Its hard not to notice how similar Baboons are to humans, their appearance, behaviour and the little mannerisms that look all too familiar. Unfortunately, for us much bigger primates we have the worries of taxes and laundry to keep us occupied, something your average baboon would care little for. Then again, taxes and laundry aren’t the only things that separate us, believe it of not. I think its something like 2% DNA that defines us from them genetically and a whole world of rules and infrastructure called civilisation. Also, the theory that we as humans possess this empowering conscience that gives us the moral high ground over animals. However, sometimes this can lead people to commit terrible acts against animals, and believing that a lack of conscience gives justification.
As I watched and photographed these kind Kinda Baboons in Zambia, I struggled to see that lack of conscience or compassion, and the whole them from us debate. It might have been my dehydration due to the sweltering heat, but whatever these funny looking Baboons had or didn’t, it looked relatively bliss. It was as though materialism hadn’t been introduced to these characters, all they had was each other and their journey through life was central to sustaining one other. Maybe materialism is all that separates us from them?
You might be wondering its just a picture of some baboons, settle down! My time in Africa was eyeopening to say the least, and one thing that resonated most with me was Africa’s reliance on their natural resources, animals. As I post more photographs in the coming weeks of Africa’s most extraordinary walks of life, I will talk about the struggles that these animals face with humans materialistic obsession. I hope I haven’t read too much into this photograph and made it more than what it is, I just think we could learn a thing or two from them.
Anyway, how cute do these Kinda Baboons look!
The Royal Melbourne Institute of Technology prides itself in design excellence and with first-hand experience I can say I am proud of my university – especially when it comes to the state-of-the-art buildings springing up around campus. The abstract photograph below was taken of the new SAB Building 80 located on Swanston street in Melbourne, which opened just under a year ago. Only now have I finally got around to photographing it, and there is so much more to ‘expose’. Anyway, the photo before your eyes is somewhat non-descriptive of the building, yet in a way shows you just how unique it is and why it has become a landmark on RMIT’s campus. Having shot in raw, I was able to pull much of the detail lost in the sky out and really uncover the rich colours of the buildings ‘spiky’ exterior. I think the ‘before & after’ screenshot might be interesting to those adamant about their jpegs!
Its a dead tree! Wow, yeah not much to talk about here, just a really cool exposure. My eye was drawn to its bleached white trunk, seeming to illuminate in contrast to the dull shadows. Also, facing east at sunset presented the dramatic darkening sky, which was just too good of a backdrop. I made the most of that in Lightroom, contrasting tree and sky. Although the foreground is pretty much silhouetted there was no point lifting any detail out; after all the tree is the subject. Nevertheless, anything in the frame should always be attended to, and I thought maybe just a hint of colour in the foreground would balance things up.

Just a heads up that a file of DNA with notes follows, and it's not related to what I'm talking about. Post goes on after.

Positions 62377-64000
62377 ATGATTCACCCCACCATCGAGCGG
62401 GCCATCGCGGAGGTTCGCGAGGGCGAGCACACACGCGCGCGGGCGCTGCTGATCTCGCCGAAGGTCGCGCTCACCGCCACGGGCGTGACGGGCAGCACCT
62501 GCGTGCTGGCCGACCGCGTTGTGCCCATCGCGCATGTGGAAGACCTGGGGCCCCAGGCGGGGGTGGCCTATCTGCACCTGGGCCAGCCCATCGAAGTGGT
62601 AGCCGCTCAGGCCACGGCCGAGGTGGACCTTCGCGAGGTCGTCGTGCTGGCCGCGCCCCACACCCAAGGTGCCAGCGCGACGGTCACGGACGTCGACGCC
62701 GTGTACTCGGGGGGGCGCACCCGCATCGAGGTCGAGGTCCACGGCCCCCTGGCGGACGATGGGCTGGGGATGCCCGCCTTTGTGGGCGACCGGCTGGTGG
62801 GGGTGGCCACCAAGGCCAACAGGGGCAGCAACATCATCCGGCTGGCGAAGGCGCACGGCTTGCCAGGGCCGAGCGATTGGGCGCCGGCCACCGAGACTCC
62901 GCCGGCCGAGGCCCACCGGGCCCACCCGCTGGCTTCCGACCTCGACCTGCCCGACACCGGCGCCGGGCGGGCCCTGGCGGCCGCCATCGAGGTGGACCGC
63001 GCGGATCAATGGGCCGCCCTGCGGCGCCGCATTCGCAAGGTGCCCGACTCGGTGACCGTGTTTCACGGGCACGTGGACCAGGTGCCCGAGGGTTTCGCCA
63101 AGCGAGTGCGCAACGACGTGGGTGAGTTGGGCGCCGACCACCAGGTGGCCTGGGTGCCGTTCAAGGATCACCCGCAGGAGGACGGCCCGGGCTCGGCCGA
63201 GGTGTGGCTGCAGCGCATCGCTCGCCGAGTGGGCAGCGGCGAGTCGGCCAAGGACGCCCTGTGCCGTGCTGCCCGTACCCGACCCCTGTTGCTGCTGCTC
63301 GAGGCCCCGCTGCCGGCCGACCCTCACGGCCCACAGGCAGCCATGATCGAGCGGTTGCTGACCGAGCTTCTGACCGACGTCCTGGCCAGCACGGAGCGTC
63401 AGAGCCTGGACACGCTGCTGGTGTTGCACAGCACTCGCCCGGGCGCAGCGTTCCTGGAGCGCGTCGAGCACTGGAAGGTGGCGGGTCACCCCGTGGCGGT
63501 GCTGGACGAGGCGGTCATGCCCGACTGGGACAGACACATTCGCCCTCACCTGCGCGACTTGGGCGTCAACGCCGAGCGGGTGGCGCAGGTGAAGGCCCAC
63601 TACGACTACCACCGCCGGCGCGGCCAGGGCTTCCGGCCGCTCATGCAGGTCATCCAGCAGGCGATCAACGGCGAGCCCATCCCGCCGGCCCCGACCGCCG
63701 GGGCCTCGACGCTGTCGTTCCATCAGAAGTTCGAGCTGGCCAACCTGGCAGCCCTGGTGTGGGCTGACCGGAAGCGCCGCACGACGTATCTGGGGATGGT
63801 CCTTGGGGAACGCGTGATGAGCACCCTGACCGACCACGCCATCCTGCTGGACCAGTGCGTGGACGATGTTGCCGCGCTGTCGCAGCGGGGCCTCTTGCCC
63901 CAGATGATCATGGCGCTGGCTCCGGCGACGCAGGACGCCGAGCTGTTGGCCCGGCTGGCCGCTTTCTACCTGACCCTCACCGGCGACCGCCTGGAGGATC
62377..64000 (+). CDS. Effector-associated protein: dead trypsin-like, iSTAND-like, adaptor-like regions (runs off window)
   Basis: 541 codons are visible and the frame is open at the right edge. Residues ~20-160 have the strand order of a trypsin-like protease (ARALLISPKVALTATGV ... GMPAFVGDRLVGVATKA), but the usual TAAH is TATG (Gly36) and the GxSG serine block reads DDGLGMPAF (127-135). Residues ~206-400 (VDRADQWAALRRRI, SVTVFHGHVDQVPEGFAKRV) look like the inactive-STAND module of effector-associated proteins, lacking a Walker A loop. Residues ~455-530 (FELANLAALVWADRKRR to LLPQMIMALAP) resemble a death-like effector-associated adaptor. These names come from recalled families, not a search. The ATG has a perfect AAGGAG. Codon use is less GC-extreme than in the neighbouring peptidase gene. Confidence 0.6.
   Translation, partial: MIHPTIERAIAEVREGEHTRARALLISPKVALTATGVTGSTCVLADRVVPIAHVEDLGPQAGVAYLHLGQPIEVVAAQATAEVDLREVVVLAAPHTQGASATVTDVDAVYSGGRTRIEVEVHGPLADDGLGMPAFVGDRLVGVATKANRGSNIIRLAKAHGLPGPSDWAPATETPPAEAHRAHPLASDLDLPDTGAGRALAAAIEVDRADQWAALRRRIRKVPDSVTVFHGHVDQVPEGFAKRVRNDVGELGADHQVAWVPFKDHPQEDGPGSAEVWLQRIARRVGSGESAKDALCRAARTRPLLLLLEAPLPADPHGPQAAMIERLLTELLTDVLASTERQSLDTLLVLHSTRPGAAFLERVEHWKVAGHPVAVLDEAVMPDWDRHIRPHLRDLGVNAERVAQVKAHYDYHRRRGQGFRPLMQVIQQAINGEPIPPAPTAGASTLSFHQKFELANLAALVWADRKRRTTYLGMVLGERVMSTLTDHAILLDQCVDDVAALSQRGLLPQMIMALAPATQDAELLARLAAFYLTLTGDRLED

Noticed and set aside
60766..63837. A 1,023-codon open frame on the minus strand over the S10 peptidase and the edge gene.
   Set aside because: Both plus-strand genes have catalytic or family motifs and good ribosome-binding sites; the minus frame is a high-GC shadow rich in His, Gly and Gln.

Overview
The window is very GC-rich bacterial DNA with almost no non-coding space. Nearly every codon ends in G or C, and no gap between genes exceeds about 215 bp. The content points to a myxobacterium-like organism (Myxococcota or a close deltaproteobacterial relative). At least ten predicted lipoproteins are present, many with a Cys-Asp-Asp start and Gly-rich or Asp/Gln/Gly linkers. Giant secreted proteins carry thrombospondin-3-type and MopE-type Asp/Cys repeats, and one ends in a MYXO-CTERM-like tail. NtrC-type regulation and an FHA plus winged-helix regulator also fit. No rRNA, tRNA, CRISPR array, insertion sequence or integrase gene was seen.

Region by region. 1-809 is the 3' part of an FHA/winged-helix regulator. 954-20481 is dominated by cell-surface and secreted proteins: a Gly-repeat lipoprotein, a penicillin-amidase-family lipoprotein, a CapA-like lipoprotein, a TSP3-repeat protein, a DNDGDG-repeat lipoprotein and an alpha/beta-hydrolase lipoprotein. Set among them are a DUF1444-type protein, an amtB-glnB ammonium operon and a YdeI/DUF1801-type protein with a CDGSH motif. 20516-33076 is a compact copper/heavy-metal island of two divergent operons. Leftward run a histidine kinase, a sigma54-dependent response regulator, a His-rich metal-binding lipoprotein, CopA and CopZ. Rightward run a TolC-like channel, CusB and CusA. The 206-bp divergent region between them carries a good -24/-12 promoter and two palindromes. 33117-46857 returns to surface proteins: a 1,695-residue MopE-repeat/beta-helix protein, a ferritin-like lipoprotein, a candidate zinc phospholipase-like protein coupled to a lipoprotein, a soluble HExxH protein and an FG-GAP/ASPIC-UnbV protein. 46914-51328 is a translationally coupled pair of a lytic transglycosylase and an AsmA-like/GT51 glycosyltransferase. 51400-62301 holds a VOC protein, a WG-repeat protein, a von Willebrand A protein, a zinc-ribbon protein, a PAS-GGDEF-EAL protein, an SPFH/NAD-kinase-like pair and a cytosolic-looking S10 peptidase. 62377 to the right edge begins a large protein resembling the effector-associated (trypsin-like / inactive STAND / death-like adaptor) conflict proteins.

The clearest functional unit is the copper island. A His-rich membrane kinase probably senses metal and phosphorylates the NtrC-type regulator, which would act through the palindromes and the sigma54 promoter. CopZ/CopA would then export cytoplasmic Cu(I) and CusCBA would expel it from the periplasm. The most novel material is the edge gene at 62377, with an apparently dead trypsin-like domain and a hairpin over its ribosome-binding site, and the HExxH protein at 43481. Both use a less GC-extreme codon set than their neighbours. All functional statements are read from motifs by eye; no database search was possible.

After a long arduous day of university (..yeh right!) a friend and I decided to photograph the new building on our campus (not pictured). After spending a good amount of time inside the new building we ventured outside to get the remaining ‘blue hour’ light. Which worked out nicely with this very colourful apartment building; a good find by my friend Mr Zhou – by the way, thanks for bringing your much sturdier tripod! So, once I had the raw file imported into Lightroom it was just a matter of selectively saturating the near spectrum of colours. Particularly I really wanted to bring out the rich blue of the sky, but I cheated a little bit with some split toning. This point-of-view or angle struggled against the ambient street lighting from below, so some clever cropping was employed to lessen the impact.
After finding some inspiration in a colleagues exhibition, I had to do the same (obviously…not exactly the same!). The Koonung Overpass has been a structure I have passed under for many years, twice daily, and up until now I had never photographed it. It is an elegant pedestrian bridge that has been photographed many times before, so I wanted to change things up a bit and really differentiate mine. With the addition of light painting it all changed! This is the swirling lighting effect in the bottom right, achieved with a cheap 5 LED torch and the 20 seconds long exposure. Mind you it wasn’t as simple as swinging a torch around (well it was), but it is a suspension bridge so being ‘not heavy’ (pun avoided) on your feet was essential to minimise blur. Fortunately I had the help of my very patience and loving mother to hang onto my camera in case it fell – Thanks Mum!